Presentation on theme: "GATE, Human Language and Machine Learning Hamish Cunningham, Valentin."— Presentation transcript:
GATE, Human Language and Machine Learning Hamish Cunningham, Valentin Tablan, Kalina Bontcheva, Diana Maynard 9 th July/ The Knowledge Economy and Human Language Technology 2.GATE: a General Architecture for Text Engineering 3.GATE, Information Extraction and Machine Learning
2(30) 1. The Knowledge Economy and Human Language Gartner, December 2002: taxonomic and hierachical knowledge mapping and indexing will be prevalent in almost all information-rich applications through 2012 more than 95% of human-to-computer information input will involve textual language A contradiction: formal knowledge in semantics-based systems vs. ambiguous informal natural language The challenge: to reconcile these two opposing tendencies
3(30) Information Extraction (1): from text to structured data Two trends in the early 1990s: NLU: too difficult! Restrict the task and increase the performance Quantitative measurement (MUC – Message Understanding Conference, ACE – Advanced Content Extraction, TREC – Text Retrieval Conference...) means good estimation of accuracy Types of extraction: Identify named entities (domain independent) Persons Dates Numbers Organizations Identify domain-specific events and terms; e.g., if we’re processing football: Relations: which team a player plays for Events: goal, foul, etc
4(30) Information Extraction (2) MUC-7 tasks NE: Named Entity recognition and typing CO: co-reference resolution TE: Template Elements TR: Template Relations ST: Scenario Templates Example: The shiny red rocket was fired on Tuesday. It is the brainchild of Dr. Big Head. Dr. Head is a staff scientist at We Build Rockets Inc. NE: entities are "rocket", "Tuesday", "Dr. Head" and "We Build Rockets" CO: "it" refers to the rocket; "Dr. Head" and "Dr. Big Head“ are the same TE: the rocket is "shiny red" and Head's "brainchild". TR: Dr. Head works for We Build Rockets Inc. ST: a rocket launching event occurred with the various participants.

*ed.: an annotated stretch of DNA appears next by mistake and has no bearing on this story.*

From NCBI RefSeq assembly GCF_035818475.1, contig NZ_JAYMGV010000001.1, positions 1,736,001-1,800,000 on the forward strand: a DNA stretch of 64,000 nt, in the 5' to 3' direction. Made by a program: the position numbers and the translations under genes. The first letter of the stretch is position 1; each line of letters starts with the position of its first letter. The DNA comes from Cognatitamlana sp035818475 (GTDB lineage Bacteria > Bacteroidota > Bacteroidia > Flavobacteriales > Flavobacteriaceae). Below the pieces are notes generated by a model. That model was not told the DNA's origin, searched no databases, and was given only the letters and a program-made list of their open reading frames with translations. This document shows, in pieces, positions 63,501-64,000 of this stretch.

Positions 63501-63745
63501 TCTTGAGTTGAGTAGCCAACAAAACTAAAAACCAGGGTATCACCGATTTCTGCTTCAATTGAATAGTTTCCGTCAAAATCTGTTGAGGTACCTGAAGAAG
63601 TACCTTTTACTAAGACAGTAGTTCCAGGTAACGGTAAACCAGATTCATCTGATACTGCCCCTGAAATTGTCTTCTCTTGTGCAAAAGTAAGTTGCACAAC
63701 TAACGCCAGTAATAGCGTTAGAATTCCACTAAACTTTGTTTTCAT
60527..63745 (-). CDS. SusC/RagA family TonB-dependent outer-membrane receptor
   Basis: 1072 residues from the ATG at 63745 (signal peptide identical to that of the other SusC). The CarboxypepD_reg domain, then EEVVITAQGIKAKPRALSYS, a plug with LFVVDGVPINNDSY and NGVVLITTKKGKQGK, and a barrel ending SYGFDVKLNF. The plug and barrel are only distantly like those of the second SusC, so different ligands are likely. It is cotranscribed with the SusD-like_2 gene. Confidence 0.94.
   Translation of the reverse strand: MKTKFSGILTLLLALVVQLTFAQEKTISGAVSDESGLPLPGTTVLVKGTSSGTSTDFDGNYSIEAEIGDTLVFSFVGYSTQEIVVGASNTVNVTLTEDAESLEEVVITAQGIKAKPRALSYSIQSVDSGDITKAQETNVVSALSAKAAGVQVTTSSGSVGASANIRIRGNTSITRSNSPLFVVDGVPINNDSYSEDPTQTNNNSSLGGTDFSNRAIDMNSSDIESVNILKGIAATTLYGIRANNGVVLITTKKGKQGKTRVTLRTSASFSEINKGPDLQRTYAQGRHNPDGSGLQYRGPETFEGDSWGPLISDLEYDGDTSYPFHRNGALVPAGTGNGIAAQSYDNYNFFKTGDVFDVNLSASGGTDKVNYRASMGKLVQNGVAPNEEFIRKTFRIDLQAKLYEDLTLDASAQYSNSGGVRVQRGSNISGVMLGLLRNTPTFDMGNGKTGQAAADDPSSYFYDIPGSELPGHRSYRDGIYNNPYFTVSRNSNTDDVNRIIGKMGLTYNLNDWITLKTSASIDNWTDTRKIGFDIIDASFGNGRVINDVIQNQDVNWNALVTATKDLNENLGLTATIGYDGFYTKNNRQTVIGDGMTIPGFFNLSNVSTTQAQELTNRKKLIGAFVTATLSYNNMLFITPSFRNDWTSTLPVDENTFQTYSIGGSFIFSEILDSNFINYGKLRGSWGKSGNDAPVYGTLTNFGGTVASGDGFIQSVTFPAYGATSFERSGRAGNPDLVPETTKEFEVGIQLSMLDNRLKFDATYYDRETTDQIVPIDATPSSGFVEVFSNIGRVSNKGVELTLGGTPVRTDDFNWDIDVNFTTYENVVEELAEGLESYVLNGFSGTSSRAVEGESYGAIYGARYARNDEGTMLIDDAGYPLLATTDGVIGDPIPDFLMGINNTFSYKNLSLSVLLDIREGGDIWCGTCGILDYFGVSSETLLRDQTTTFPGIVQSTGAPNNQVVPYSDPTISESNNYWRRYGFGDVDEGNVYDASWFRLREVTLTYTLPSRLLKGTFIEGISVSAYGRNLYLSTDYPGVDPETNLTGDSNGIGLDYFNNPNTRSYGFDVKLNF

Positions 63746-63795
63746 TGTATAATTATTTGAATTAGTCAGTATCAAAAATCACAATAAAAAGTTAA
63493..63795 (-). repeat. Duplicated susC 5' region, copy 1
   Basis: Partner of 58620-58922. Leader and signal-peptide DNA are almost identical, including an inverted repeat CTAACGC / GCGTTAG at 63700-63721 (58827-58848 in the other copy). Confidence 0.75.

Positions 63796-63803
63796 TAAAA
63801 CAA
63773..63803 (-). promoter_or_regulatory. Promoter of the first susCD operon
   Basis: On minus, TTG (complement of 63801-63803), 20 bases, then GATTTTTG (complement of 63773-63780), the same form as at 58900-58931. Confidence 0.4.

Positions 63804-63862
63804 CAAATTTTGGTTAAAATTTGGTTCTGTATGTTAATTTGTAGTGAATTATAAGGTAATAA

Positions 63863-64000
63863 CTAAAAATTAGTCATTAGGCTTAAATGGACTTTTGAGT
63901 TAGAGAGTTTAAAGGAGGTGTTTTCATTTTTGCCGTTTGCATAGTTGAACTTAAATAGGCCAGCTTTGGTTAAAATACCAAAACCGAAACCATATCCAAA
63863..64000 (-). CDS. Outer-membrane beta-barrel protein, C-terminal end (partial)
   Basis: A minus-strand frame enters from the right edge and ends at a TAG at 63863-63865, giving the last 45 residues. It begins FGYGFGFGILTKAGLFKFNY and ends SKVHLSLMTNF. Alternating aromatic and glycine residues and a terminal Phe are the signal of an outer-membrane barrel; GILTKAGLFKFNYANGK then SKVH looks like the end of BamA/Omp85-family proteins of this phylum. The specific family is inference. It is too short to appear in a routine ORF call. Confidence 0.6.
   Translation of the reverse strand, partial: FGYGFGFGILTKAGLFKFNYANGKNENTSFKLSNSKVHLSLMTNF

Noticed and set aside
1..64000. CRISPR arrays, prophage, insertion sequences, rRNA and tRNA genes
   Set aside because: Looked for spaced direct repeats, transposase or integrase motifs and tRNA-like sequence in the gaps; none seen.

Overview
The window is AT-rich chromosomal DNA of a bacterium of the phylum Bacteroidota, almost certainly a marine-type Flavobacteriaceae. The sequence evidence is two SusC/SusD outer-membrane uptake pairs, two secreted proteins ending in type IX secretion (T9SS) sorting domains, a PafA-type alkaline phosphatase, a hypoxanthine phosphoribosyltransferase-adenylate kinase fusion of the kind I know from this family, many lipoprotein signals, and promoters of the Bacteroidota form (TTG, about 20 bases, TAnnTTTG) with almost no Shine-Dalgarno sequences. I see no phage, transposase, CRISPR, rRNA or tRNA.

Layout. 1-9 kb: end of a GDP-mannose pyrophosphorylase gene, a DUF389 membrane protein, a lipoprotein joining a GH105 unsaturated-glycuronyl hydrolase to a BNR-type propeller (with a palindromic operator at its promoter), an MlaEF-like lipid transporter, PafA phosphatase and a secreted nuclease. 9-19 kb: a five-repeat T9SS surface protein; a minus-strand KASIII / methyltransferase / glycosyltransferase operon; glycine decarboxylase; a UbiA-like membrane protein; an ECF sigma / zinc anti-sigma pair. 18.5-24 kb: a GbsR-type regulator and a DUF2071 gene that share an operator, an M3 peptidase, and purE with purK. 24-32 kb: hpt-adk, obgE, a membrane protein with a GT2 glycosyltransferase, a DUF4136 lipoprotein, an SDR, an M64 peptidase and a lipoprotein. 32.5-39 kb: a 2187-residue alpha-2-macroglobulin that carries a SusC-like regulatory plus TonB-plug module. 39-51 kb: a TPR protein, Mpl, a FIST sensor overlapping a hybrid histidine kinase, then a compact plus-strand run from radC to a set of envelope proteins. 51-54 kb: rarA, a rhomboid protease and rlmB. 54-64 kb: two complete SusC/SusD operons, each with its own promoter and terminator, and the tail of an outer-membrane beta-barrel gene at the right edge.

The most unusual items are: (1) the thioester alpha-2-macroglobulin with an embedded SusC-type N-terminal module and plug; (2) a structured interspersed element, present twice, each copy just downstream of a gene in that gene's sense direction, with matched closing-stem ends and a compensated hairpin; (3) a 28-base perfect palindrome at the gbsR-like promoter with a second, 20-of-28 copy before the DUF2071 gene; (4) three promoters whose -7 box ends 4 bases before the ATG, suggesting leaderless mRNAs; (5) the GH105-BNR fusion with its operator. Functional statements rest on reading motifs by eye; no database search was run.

5(30) Human Language Formal Knowledge (ontologies and instance bases) (A)IE CLIE (M)NLG Controlled Language OIE Semantic Web; Semantic Grid; Semantic Web Services KEY MNLG: Multilingual Natural Language Generation OIE: Ontology-aware Information Extraction AIE: Adaptive IE CLIE: Controlled Language IE IE and Knowledge: Closing the Language Loop
6(30) Populating Ontologies with IE
7(30) Protégé and Ontology Management
8(30) IE: the bad news… Domain specificity vs. task complexity: complexity specificity “acceptable” accuracy domain specific simple entities events and relations very general
9(30) 2. GATE: Software Architecure for HLT Software lifecycle in collaborative research Project Proposal: We love each other. We can work so well together. We can hold workshops on Santorini together. We will solve all the problems of AI that our predecessors were too stupid to. Analysis and Design: Stop work entirely, for a period of reflection and recuperation following the stress of attending the kick-off meeting in Luxembourg. Implementation: Each developer partner tries to convince the others that program X that they just happen to have lying around on a dusty disk-drive meets the project objectives exactly and should form the centrepiece of the demonstrator. Integration and Testing: The lead partner gets desperate and decides to hard- code the results for a small set of examples into the demonstrator, and have a fail- safe crash facility for unknown input ("well, you know, it's still a prototype..."). Evaluation: Everyone says how nice it is, how it solves all sorts of terribly hard problems, and how if we had another grant we could go on to transform information processing the World over (or at least the European business travel industry).
10(30) GATE, a General Architecture for Text Engineering An architecture A macro-level organisational picture for LE software systems. A framework For programmers, GATE is an object-oriented class library that implements the architecture. A development environment For language engineers, computational linguists et al, GATE is a graphical development environment bundled with a set of tools for doing e.g. Information Extraction. Some free components......and wrappers for other people's components Tools for: evaluation; visualise/edit; persistence; IR; IE; dialogue; ontologies; etc. Free software (LGPL). Download at
11(30) Architectural principles Non-prescriptive, theory neutral (strength and weakness) Re-use, interoperation, not reimplementation (e.g. diverse XML support, integration of tools like Protégé, Jena and Weka) (Almost) everything is a component, and component sets are user-extendable Component-based development An OO way of chunking software: Java Beans GATE components: CREOLE = modified Java Beans (Collection of REusable Objects for Language Engineering) The minimal component = 10 lines of Java, 10 lines of XML, 1 URL.